A few years ago we were having a debate at the office about how to approach problems. That’s a wide statement, of course. But the conversation was not about how to solve any issue in particular. The discussion focused more on a certain template to our processes, and how that presupposed other things. How we identify problems, whom we assign the resolution to and why we choose one person over another. Like so many things, these decisions are partly determined by our generational perspective. But generations solve problems differently. So do older decision makers need an overall reset?
Millennials have changed the workforce in countless ways. That’s not all bad, of course, and Gen X leaders should embrace Millennial corporate values (some of them, anyway). Millennials have changed the face of companies, literally, with more diverse employees. They’ve changed employee expectations, with more emphasis on things they care about, like CSR efforts and a voice in their career. And they generally have questioned – even rejected — many of the professional norms (read: restraints) around dress codes, organization charts and communication style.
Here are three ways that Gen X leaders should embrace Millennial
Today, the Gen X executive in the digital era faces a lot of challenges, many of which were literally unimaginable when they entered the workforce in the early 1990s. The pressure to manage the ever-expanding suite of social media platforms can itself be overwhelming. But, as daunting as it is, I reassure many who I coach by offering the following perspective. In 1991, I went to Budapest to teach MBA students, senior managers and executive leaders at the first Western business school in what was then Eastern Europe. I worked with leaders from many different countries. The Cold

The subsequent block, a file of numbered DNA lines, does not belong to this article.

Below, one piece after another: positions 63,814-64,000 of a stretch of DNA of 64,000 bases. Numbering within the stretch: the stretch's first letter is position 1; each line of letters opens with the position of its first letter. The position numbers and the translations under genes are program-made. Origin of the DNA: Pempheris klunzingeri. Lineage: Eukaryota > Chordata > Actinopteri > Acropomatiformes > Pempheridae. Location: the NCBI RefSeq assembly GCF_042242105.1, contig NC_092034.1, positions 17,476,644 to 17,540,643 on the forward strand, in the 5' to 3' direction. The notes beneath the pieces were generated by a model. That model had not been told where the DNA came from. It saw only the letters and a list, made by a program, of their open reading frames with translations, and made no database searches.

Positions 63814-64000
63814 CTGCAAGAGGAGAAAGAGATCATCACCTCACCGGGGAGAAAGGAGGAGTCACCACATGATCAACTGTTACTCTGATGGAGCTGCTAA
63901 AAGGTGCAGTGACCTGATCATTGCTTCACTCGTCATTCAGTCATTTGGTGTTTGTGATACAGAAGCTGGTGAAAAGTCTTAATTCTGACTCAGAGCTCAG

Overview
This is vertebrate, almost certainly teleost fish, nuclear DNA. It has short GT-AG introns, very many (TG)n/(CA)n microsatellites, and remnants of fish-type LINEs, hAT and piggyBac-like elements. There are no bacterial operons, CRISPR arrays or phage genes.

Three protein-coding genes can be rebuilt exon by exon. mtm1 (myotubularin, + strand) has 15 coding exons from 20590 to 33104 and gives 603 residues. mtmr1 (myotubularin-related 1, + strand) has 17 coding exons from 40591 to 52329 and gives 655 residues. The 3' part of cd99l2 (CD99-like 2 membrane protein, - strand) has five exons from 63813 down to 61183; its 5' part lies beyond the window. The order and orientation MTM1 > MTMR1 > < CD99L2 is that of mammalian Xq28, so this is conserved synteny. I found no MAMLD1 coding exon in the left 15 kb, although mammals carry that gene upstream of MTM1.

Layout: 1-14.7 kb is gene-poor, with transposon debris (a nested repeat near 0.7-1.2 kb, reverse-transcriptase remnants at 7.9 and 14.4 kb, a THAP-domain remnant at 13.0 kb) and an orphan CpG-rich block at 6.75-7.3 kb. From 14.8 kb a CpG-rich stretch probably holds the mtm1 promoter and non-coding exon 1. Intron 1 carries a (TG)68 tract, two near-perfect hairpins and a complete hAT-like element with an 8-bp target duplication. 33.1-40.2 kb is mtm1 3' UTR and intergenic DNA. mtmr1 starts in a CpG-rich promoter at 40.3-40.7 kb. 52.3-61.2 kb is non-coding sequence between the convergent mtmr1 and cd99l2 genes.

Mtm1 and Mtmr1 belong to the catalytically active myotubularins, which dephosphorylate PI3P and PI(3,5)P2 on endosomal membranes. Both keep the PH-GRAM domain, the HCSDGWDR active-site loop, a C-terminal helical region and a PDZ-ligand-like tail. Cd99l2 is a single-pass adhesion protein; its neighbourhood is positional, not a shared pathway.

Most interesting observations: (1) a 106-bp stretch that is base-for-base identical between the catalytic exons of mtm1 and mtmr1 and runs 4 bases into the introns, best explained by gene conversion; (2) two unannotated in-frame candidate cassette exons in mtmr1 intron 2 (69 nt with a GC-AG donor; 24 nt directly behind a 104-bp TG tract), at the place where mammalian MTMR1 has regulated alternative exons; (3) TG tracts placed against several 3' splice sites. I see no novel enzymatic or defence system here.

Jeff Bezos is, at the time of this writing, the wealthiest person in the world. Born in 1964, Bezos is on the cusp of Baby Boomers and Gen X. Some say Gen X started a year or two later, so you can find whichever definition you want to claim him or not. But you can’t deny the changes Amazon has brought to consumers and businesses, and Bezos aside, you can’t deny that Gen X is driving change in organisations more generally. The founders of Google were both born in 1973. Sheryl Sandberg, COO of Facebook, was born in 1969. Jack
Generation X has always had a PR problem. Hint number one is having no name – the “X” symbolises the marker historically used in lieu of a signature by those who can’t read or write. Given that Generation X is the most educated cohort in America, someone probably should have put up a bit of a fight.
But Xers, also known as the “slacker” generation, were thought to have no real cause, no strong belief system or other unifying identity. And so, like someone who can’t sign their name, their presence has been noted in only the most limited ways.
There are countless articles on the differences in priorities and attitudes across generations, especially in the workforce. Gen Y (or Millennials, as they are often called in the U.S.) is predicted to be 75% of the global workforce by 2025. Whether one finds the conclusions varying, contradictory or cliché is a matter of debate. But what is overwhelmingly true is that these articles are based primarily, if not exclusively, on the US population. But are global generational differences the same as in the United States, which naturally has its own specific cultural and political references?
As the world